As the financial markets melted down last fall, economist Menzie Chinn says he was surprised not only by the depth of the economic downturn that set in, but also by the certainty of Monday-morning quarterbacking from observers of the government's response to the crisis.
"It's easy to criticize, but unless you've ever been in a situation like that, it must be very hard to really understand how big these choices are, how little one can be sure about what's going on," says Chinn. "The data are incomplete, you've got all sorts of people bombarding you with different ideas, and picking out the right thing to do in the middle of a crisis is really hard."
Still, in the classroom and through his work, Chinn is putting himself and his students inside the decision-making by taking a closer look at the credit crunch and the recession as they evolve. In a seminar on the policy response to what's being called the "Great Recession," a small group of graduate students are evaluating, in real-time, the effect of this year's American Recovery Reinvestment Act on such indicators as employment and job creation, state budget gaps and gross domestic product.
Meanwhile, Chinn is writing a book with Harvard government professor Jeffry Frieden on the factors that contributed to the economic crisis.
"I can talk in a lot more depth about the crisis in this case and how it links up with current events much more deeply than in other courses," Chinn says.
Rocio Sanchez-Moyano, a second-year public affairs master's degree candidate, says the class offers an unusual opportunity to learn about economic policy as it develops. But not knowing whether the policies are working yet can be frustrating, she says.
"Macroeconomic factors usually take quite a while to get accurate estimates on, so it's sort of a guessing game," Sanchez-Moyano says. "This course gives you the opportunity to feel like you work for the Treasury or the Federal Reserve, because we have to examine the problem without complete information, just like they do."
Chinn and Frieden's book, tentatively titled The Lost Decade, is due out from W.W. Norton late next year. Their analysis will cover the politics and the economics that were underlying causes of the crisis, as well as the ramifications for what will happen going forward, Chinn says.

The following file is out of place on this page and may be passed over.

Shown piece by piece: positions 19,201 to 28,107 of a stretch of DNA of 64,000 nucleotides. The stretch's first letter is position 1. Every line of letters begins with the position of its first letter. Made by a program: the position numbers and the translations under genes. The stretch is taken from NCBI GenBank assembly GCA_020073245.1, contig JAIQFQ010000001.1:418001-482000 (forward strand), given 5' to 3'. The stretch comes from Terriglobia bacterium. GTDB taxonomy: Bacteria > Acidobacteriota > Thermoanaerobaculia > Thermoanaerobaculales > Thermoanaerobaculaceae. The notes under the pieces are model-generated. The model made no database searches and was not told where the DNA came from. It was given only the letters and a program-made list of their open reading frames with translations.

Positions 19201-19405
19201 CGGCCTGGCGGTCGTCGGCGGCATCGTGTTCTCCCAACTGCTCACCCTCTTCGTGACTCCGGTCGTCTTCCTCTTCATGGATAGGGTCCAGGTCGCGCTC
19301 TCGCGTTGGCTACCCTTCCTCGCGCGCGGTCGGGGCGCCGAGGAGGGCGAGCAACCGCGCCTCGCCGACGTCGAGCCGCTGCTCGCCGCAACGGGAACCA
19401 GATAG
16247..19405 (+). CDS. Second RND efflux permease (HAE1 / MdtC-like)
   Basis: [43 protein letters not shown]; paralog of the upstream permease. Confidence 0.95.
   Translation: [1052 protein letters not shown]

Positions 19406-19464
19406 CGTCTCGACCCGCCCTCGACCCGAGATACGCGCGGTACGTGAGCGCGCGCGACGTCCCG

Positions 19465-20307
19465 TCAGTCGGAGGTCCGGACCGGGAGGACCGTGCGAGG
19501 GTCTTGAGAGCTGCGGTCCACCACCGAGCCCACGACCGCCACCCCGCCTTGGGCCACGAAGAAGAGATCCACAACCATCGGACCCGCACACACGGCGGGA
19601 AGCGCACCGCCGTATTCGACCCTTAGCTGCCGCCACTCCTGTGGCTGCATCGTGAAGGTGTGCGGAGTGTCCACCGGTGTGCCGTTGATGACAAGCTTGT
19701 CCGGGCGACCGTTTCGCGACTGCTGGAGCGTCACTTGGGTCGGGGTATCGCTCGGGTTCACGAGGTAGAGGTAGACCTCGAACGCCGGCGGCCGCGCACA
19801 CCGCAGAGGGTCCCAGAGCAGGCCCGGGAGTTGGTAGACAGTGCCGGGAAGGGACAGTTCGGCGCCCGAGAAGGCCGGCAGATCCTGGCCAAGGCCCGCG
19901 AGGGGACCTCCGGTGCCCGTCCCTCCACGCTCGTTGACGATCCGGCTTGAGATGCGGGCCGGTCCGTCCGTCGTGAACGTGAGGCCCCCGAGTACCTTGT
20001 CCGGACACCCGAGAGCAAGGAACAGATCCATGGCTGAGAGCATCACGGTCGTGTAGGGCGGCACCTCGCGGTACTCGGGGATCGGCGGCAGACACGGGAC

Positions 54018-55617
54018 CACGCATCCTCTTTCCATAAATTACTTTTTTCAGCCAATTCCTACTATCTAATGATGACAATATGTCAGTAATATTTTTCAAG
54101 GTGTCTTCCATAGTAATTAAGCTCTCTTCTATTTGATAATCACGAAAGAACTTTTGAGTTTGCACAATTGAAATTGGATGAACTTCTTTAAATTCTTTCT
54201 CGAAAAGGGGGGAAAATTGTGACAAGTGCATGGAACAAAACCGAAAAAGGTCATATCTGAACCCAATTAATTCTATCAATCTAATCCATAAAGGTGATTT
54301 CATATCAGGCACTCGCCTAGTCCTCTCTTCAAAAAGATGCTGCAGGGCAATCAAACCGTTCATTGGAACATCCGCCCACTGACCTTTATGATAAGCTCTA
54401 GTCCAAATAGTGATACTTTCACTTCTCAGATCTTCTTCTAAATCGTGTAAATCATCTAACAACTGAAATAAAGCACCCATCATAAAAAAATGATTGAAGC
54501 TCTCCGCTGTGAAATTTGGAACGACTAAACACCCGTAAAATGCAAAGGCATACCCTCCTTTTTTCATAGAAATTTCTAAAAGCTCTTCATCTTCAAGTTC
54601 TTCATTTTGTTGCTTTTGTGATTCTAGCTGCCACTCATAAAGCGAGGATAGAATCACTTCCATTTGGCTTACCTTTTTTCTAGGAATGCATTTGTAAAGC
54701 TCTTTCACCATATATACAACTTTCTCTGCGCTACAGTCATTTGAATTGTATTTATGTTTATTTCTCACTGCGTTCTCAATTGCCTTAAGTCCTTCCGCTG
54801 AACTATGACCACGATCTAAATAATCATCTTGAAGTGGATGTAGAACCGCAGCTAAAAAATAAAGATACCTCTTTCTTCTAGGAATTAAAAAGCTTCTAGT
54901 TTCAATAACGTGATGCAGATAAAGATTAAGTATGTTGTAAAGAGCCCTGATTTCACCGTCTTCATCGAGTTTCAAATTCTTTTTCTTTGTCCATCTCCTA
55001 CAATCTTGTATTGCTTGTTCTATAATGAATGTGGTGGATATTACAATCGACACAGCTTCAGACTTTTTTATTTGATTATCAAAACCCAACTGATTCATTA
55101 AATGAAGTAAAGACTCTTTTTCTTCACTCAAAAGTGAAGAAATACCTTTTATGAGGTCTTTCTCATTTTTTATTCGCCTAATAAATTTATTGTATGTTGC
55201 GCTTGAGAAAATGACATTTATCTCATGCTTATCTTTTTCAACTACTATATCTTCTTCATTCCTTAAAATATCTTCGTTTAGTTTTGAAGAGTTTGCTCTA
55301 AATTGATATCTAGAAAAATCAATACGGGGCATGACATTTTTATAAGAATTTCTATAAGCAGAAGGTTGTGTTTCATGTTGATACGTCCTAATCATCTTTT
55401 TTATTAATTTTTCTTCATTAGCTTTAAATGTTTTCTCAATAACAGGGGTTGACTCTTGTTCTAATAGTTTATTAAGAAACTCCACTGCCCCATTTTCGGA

One long-term effect is likely to be a change in the power of the American consumer, Chinn says. For years, spending and borrowing by U.S. buyers drove the world economy, but with Americans saving more and buying less, there's likely to be a fundamental shift in consumption, he says.
"There's going to be a lot less exuberant consumer behavior, and I think the U.S. economy is going to grow more slowly," Chinn says. "You have to have people somewhere spending to buy the stuff you could produce ... It's not clear that there will be a source of demand."
Chinn also writes a blog, Econbrowser, with University of California-San Diego economist James D. Hamilton; this summer it was named one of the Wall Street Journal's top 25 economics blogs. The duo has "been delving into thorny macroeconomic questions and offering detailed, but understandable, explanations of how the Federal Reserve's unconventional policy shifts work," the Wall Street Journal wrote, giving the blog high ranks for originality and "geekiness."
Chinn says the blog gives him the freedom to explore ideas and concepts he wouldn't otherwise write about, much less put through the time-consuming process of peer review.
"The blog allows you to do things quick and dirty, and comment on things that are topical, happening right now," he says. "That's pretty rare in academia. It's not often you can talk about things that are ongoing or in a state of flux. That's why I do it."
Original story published by University of Wisconsin-Madison News